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    Security Issues

Here is a brief rundown of some important security issues you should
be aware of. 


To enhance operation and security, we make use of a "Cookie" that
holds your login name. Therefor, you will need to enable cookies on
your browser. Please contact us if you have questions about how to do
that in your browser.


To protect data you submit, SSL is used to encrypt data as it
is transferred accross the Internet. Therefore, you will need to
access these pages with a browser that supports SSL.  We recommend
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Netscape 4.0 or later, or presumably a recent IE.

When you first visit Emulab, you might be asked if you want to accept
the <i>server certificate</i>. Be sure to accept it!

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We require all users to use Secure Shell (SSH) to log into Emulab
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<h3>Email Addresses</h3>

We require all Emulab users to provided current, non-pseudonymic email
addresses. Redirections and anonymous email addresses are not allowed.


We employ a password checking library to prevent users from choosing
passwords that could be guessed by the "Crack" library. A few basic
rules are that standard english dictionary words are not permitted, as
well as anything deemed too short or easily guessable. 

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Emulab blocks all of the <i>low numbered</i> ports (ports below 1024), with the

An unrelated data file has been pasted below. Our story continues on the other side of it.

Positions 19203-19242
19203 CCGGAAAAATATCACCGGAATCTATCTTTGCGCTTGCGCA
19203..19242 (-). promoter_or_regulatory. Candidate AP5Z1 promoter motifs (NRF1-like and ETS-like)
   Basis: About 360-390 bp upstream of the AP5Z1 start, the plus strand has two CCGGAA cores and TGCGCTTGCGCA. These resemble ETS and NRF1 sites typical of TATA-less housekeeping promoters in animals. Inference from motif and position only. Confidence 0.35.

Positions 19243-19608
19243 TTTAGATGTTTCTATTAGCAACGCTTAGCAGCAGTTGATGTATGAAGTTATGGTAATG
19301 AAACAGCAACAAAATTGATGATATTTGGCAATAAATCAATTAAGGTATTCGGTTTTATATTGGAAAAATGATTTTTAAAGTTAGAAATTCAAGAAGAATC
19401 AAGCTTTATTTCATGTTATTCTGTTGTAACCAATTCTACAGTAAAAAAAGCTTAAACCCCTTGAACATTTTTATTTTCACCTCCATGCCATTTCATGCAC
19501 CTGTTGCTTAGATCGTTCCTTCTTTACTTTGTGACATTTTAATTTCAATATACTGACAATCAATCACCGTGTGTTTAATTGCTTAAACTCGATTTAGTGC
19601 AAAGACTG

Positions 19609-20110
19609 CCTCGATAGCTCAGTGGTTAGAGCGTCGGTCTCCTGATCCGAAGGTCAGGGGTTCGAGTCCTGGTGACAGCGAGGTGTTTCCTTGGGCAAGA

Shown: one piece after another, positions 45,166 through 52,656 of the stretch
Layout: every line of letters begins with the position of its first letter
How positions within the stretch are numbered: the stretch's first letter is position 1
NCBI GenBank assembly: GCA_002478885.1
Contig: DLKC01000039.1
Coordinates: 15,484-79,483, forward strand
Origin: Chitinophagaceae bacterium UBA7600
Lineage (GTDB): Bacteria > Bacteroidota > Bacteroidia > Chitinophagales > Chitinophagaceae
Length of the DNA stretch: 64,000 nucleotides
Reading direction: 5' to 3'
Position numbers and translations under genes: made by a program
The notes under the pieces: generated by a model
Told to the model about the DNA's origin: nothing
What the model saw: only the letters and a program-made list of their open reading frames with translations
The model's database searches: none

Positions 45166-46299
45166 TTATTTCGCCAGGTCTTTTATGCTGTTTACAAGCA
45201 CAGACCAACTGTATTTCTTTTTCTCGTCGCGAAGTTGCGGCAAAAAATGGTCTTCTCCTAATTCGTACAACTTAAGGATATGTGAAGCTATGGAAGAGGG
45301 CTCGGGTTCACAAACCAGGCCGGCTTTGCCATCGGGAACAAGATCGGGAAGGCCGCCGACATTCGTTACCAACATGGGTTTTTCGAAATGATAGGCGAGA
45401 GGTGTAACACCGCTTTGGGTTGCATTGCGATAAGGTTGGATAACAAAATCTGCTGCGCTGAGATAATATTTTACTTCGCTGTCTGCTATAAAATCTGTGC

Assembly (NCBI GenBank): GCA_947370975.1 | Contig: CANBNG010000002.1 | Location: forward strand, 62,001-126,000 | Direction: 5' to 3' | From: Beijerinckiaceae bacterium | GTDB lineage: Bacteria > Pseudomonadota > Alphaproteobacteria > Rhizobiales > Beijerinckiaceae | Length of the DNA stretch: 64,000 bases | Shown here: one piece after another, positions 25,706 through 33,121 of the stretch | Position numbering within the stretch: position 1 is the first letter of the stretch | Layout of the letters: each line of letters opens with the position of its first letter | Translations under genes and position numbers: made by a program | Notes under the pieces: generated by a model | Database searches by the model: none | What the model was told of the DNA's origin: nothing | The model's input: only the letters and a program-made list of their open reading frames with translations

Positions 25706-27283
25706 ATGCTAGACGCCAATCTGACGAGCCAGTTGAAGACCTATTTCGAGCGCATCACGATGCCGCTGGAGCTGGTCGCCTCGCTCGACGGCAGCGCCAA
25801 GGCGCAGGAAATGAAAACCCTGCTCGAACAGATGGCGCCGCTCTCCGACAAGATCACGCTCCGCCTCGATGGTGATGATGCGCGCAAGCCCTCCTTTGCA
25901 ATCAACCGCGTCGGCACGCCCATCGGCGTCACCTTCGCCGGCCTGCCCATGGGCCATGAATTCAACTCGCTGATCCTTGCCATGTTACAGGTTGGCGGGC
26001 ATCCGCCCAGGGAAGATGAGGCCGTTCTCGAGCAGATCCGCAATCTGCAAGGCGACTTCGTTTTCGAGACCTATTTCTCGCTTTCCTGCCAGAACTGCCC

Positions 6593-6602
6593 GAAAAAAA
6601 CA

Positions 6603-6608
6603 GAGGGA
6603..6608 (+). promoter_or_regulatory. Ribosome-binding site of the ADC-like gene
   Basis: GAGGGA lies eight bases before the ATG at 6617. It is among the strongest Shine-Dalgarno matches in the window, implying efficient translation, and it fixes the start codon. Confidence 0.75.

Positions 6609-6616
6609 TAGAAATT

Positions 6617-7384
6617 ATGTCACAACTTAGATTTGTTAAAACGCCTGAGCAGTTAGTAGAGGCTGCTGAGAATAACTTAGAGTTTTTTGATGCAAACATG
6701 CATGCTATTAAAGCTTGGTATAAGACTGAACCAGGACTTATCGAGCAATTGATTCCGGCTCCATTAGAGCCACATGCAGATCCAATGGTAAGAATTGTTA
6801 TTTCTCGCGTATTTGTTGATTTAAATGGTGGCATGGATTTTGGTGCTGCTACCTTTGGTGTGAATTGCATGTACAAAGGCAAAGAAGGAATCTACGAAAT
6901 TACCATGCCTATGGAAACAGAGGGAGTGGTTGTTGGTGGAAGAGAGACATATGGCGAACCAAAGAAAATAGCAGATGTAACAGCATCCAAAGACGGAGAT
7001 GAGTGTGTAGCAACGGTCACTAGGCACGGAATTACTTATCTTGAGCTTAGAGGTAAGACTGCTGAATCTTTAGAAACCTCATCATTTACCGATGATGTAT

exception of ports 20 and 21 (FTP), 22 (Secure Shell), and 80 (HTTP). This is
for the protection of experimentors, as well as to ensure that an errant
application cannot become the source of a Denial of Service attack to sites
outside of Emulab. If your application requires external access to other low
numbered ports, please contact us to make special arrangements.

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Emulab also prevents machines from using IP and MAC addresses other than their
own on the control net. The control net router blocks all traffic not
originating from the proper subnet, both to prevent IP spoofing and to prevent
experimental traffic from accidentally making it to the 'real world' (say,
through routing misconfiguration.) These restrictions are not present on the
experimental net.
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We make use of Unix user and group mechansisms to provide protection
between users and projects. Each new user gets a new Unix UID, and
each new project gets a new Unix GID. Users are members of the Unix
groups that correspond to each of the projects they are working on,
and thus may share files with other members of those projects. The
default directory permissions are set so that project files are not
readable by members of other projects.

Each project gets its own directory hierachy (again, protected by the
Unix group mechanism) that is NFS-exported only to that project's
assigned test machines.  We don't currently protect against spoofing
on the control network, so there are vulnerabilities.  The test
networks are fully separated between experiments by way of VLANs.